Hanoi

Vietnamese new year, or ‘Tet’ as it is more commonly known, we celebrated in Hanoi, which proved a great way to see-out this memorable country.

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A basket of oranges ready for decoration:

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The lake where the fireworks display took place (unfortunately haven’t any photos of the display):

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Vietnam is an attractive country brimming with character and charm and will certainly live on to be an unforgettable slice of our travelling trip.

Next stop: Laos.

Halong Bay

Rather than visiting the bay off our own backs, we decided to bite the $105 bullet and take a 3 day tour from our hostel in Hanoi. The running of the tour was poor but thankfully failed to take away from the beauty of our surroundings.

Peering from our boat window at the spectacular rock formations in the sea was quite an experience:

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As part of the tour we also got to go cycling on Cat Ba Island:

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One of the highlights was staying a night on this remote island:

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Paradise Caves

Our friends at Jungle Bar provided us with 2 motorbikes to rent for the day between the 4 of us. We rode through some excellent scenery on our way.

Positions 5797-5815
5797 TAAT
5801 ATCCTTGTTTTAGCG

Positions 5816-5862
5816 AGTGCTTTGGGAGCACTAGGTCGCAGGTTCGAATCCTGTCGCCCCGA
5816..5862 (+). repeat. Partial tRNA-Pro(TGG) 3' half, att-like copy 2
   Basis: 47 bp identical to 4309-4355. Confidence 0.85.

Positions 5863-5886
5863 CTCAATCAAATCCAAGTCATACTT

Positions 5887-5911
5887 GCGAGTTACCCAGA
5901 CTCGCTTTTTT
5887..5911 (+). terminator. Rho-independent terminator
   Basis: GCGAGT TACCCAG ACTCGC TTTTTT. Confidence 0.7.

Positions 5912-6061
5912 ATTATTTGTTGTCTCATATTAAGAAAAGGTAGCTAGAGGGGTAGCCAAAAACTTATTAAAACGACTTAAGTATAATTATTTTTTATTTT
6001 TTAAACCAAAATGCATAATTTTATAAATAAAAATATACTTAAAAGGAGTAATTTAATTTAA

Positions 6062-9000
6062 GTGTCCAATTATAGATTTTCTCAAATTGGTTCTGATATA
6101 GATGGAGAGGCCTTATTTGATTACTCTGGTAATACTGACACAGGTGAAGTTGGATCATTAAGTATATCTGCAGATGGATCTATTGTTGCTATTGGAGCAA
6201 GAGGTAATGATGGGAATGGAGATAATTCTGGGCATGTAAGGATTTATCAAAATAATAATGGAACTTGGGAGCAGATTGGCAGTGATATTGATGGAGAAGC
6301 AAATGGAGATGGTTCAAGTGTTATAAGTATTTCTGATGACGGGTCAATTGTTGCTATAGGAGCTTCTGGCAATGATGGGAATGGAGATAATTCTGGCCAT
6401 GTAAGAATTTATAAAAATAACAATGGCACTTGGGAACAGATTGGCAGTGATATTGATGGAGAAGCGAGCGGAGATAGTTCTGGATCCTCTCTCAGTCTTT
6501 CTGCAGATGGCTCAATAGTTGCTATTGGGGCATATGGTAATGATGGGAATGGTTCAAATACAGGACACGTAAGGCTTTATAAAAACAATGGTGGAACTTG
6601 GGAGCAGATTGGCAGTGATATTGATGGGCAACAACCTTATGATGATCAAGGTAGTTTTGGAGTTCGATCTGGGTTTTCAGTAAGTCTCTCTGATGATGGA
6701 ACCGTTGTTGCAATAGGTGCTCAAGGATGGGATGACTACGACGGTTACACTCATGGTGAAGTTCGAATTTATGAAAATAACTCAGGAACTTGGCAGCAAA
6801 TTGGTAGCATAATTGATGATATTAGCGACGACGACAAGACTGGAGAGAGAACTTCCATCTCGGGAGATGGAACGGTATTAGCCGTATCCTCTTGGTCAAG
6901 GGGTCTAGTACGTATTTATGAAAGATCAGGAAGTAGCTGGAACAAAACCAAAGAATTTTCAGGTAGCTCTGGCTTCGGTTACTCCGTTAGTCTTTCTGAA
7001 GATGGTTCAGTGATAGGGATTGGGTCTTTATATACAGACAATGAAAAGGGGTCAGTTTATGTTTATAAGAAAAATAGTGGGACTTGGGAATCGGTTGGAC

Entrance to the caves cost as little as 80,000 VND, which is astonishing value for money, converting to £2.50.

Thien Duong/ Paradise caves were, in my eyes, the most fantastic and prodigious wonder we had encountered on our trip to date. The following photos do not do it enough justice:

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Out and About in Phong Nha

On our last day in Phong Nha we decided to venture out of the main town and through some of the villages. I can’t express enough how enjoyable an experience it proved to be. Every few steps we took there was another call of ‘Hellooooo’ from some direction. Everyone was happy to see us, greeting us with big smiles and warm waves.

The most adorable umbrella sharing friends:

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Casually cartwheeling towards his sister:

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Misbehaving for the camera:

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So happy to see the photo: